I'd reply with 2 related thoughts.
The first is related to Steve H's point #1, "Houses along busy streets appraise lower". Really ?
This seems fairly debatable. A more accurate assertion might be "Houses along busy
streets appraise lower, or possibly higher, depending on (a) the town where you live
(b) the attitude/affiliation of the appraiser (c) your definition of "busy". Search through
some of the links below, and you'll no doubt find data/arguments both for and against #1.
In any case, Steve's argument about house valuations and property taxes might only be valid
from the point of view of a potential buyer (not actual owner) of particular house. Or might not.
My second point is that Town Council meetings are not debates: one may or may not have
a chance to rebut or demolish a specious, unsupported, or half-baked assertion. One will
not have recourse to frantic real-time Google fact checking. There are rules of engagement.
One needs to be civil and polite, not raucous like this Parliamentary session. The public stands
up, gets their statement heard and recorded for posterity on TV30. Then Council gets the last word.
Then everybody can hop on their bikes (or not) and go home, blinking red beacons in the darkness.
regardless of the scrambling among the statement makers to be either first, or last. Or both.
On Saturday, February 28, 2015 11:13 AM, David Cohen <email@example.com> wrote:
Thanks for your thoughts, Steve. At the NJ bike-ped summit last weekend, it was mentioned that easy access to bike friendly facilities actually raises house values appreciably. I think that should be a more compelling argument than your #1 point.
Re #2, Keep in mind that a right if way is not an easement. I think it important to try to frame the issue that the land within the right of way is not "their land" in any sense, and that obstructions (read "parking") within the right of way should only be permitted if it does not impede other valid priorities.
Point #3 is a good which no one has yet made to my knowledge.
Point #4 also good, but this one was shared at the council meeting.
Point #5 is also a good one, and toward that end we are planning to work toward developing some consensus on a network that Steve Kruse has already identified.
Thanks again for your thoughts and support.
Sent from my Verizon Wireless 4G LTE DROID
Stephen Hiltner <firstname.lastname@example.org> wrote:
I had some additional thoughts about the Hamilton Ave. bike lane issue that I'm not sure have been considered, and wanted to try them out on this group.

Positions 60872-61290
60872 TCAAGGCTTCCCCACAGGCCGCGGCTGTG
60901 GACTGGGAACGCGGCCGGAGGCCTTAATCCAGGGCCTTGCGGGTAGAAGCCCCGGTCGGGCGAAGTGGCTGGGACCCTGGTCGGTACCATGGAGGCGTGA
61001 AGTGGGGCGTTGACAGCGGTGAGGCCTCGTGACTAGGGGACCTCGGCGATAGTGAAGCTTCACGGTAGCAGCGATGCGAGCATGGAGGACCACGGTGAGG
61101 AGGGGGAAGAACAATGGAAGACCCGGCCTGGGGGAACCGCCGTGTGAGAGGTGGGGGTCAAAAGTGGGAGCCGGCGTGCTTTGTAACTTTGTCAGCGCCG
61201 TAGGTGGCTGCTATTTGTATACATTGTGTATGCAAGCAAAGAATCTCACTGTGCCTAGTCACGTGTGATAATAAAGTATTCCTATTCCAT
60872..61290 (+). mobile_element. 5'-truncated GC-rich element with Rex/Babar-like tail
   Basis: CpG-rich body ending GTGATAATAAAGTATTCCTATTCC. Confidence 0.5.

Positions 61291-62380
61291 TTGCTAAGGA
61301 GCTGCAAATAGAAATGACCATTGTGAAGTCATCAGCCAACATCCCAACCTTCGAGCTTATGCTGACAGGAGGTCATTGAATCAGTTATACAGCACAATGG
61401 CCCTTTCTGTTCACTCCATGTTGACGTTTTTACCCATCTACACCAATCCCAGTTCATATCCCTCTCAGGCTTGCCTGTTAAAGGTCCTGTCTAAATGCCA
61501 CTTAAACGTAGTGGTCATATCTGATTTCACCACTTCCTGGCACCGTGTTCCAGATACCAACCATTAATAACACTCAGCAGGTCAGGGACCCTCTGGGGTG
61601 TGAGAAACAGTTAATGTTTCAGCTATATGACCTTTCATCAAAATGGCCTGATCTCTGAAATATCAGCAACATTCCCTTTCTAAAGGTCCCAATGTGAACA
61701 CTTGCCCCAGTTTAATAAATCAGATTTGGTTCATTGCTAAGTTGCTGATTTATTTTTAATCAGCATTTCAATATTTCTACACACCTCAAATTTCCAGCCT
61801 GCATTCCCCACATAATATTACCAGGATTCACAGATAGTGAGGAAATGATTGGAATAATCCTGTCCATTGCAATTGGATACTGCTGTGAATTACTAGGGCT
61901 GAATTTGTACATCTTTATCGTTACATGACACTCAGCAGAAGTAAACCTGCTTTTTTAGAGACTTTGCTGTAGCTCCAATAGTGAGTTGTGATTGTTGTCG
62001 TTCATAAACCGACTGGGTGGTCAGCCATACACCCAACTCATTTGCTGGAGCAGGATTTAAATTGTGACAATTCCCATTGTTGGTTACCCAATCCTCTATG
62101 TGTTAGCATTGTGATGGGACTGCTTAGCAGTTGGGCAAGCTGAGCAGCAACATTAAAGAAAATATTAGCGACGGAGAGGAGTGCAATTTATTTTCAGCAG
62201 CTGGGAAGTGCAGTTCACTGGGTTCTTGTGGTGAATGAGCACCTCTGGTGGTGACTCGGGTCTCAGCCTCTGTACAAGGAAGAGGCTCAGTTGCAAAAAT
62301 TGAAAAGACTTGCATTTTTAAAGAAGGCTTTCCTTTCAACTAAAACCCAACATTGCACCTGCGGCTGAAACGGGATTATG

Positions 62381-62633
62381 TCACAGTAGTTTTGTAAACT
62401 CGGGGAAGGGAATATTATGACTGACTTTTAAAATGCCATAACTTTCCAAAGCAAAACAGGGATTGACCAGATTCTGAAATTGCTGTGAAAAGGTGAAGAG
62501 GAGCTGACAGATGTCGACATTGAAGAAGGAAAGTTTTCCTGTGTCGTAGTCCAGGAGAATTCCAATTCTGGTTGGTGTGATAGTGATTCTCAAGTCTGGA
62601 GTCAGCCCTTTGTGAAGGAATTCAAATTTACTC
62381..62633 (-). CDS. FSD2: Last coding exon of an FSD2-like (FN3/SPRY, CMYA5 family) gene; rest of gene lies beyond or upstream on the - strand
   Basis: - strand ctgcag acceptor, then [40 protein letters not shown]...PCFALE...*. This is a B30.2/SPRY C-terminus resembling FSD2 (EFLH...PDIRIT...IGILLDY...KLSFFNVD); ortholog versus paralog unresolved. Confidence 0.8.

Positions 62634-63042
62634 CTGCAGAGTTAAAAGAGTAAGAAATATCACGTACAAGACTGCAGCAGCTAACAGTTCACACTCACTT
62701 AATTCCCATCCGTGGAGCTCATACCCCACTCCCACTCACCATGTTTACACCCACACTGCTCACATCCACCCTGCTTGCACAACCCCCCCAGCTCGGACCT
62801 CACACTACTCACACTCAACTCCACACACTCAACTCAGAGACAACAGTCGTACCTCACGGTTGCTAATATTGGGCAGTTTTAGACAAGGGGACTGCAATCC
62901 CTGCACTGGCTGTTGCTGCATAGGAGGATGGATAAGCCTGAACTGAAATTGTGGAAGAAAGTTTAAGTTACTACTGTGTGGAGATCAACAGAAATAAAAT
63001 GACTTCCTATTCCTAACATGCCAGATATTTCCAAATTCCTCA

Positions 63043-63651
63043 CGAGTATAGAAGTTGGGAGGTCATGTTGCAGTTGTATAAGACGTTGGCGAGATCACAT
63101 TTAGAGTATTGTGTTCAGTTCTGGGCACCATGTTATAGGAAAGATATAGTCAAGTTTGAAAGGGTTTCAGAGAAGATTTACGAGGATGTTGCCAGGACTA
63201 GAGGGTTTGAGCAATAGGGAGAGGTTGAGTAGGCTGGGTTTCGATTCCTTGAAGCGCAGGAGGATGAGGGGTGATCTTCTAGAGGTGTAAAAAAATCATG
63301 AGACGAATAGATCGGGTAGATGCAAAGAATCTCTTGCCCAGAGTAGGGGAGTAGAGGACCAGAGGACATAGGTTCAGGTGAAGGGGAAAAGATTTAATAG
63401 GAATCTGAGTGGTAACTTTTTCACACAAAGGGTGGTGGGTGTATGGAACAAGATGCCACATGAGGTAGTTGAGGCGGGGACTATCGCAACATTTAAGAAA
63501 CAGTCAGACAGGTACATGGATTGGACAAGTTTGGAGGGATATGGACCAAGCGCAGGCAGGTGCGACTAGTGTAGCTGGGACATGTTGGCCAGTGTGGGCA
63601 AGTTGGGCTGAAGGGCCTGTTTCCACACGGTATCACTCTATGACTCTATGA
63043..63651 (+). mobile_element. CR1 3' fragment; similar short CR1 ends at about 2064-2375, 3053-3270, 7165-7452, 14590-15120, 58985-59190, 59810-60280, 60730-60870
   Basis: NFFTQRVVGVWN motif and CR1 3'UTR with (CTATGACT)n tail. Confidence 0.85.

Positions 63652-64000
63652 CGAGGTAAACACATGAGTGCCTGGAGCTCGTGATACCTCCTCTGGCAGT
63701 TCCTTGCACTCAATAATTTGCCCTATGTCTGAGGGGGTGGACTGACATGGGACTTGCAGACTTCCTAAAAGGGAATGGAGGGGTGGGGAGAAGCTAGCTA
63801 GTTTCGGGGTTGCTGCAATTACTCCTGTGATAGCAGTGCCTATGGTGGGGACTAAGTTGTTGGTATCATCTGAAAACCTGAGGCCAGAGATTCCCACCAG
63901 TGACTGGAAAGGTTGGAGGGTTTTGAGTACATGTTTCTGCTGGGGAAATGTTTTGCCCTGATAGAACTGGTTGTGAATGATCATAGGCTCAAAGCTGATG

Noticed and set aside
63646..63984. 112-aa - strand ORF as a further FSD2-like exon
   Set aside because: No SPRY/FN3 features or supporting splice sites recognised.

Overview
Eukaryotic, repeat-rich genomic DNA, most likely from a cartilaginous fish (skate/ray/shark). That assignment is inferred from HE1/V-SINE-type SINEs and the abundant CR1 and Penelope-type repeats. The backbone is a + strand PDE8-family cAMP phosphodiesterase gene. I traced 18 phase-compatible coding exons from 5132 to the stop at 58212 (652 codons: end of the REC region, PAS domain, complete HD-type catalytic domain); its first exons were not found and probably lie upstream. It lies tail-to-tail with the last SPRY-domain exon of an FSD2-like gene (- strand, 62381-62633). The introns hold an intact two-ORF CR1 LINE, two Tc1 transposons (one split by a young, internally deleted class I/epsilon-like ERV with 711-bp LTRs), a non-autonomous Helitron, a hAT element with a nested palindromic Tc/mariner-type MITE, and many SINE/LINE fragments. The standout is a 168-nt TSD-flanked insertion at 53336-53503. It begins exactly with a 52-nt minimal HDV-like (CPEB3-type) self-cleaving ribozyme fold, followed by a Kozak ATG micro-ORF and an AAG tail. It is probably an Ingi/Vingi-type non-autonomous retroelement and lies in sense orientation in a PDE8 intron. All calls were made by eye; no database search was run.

- Houses along busy streets appraise lower, so that there is some built-in compensation for those living along busy streets in the form of somewhat lower property taxes. Home appraisers would be able to tell us how much busy street location is factored in. This is an argument that could potentially be used to rationalize asking those along busy streets to sacrifice their on-street parking privileges.
- The public right of way along Hamilton Ave is sixty feet wide, only half of which is being used for the road. Sidewalks would need to be added to that, but it could be said that the public is actually utilizing far less of the homeowners' land than it could if it wanted, i.e. the public is actually being generous in not utilizing land it has a right to use for public purposes.
- If bike lanes are likely to be put along Hamilton Ave at some point in the future, are Hamilton residents actually doing themselves a disservice by resisting them now? Road resurfacing is when the residents presumably have the option to request extra curb cuts to allow a small space for off-street parking. The woman living at the corner of Harriet and Hamilton, who spoke at the council meeting, could solve the need for parking in front of her house by having a curb cut and putting in a driveway stub long enough to fit a car in front. (I have a photo and post about a similar stub in front of my house on Harrison St.)
- Complaints by residents about the dangers of crossing the street, given the speed of traffic, raise several questions. Since only two or three cars are parked along that stretch at any one time, they do little to calm traffic. Hamilton Ave, in its current broad, unmarked condition, promotes speeding. Might the visual constriction of bike lanes calm traffic, making the street safer? And might there be a case also for crosswalks that would provide additional visual cues to slow down, even if side streets lack sidewalks? The arguments residents used against bike lanes may actually work in favor of putting bike lanes in sooner rather than later.
- Might the long wait to get a master plan put together be avoided by at least planning several main arteries that everyone agrees are important? If plans for making Hamilton/Wiggins/Robeson bike-friendly along its full length were settled, then homeowners along any one stretch would not feel they were being forced to sacrifice more than others.
Lastly, I want to say that I wish I could give more time to this issue. Because I'm focused more on open space, shade tree, and yardwaste issues, I appreciate all the more the work all of you are doing.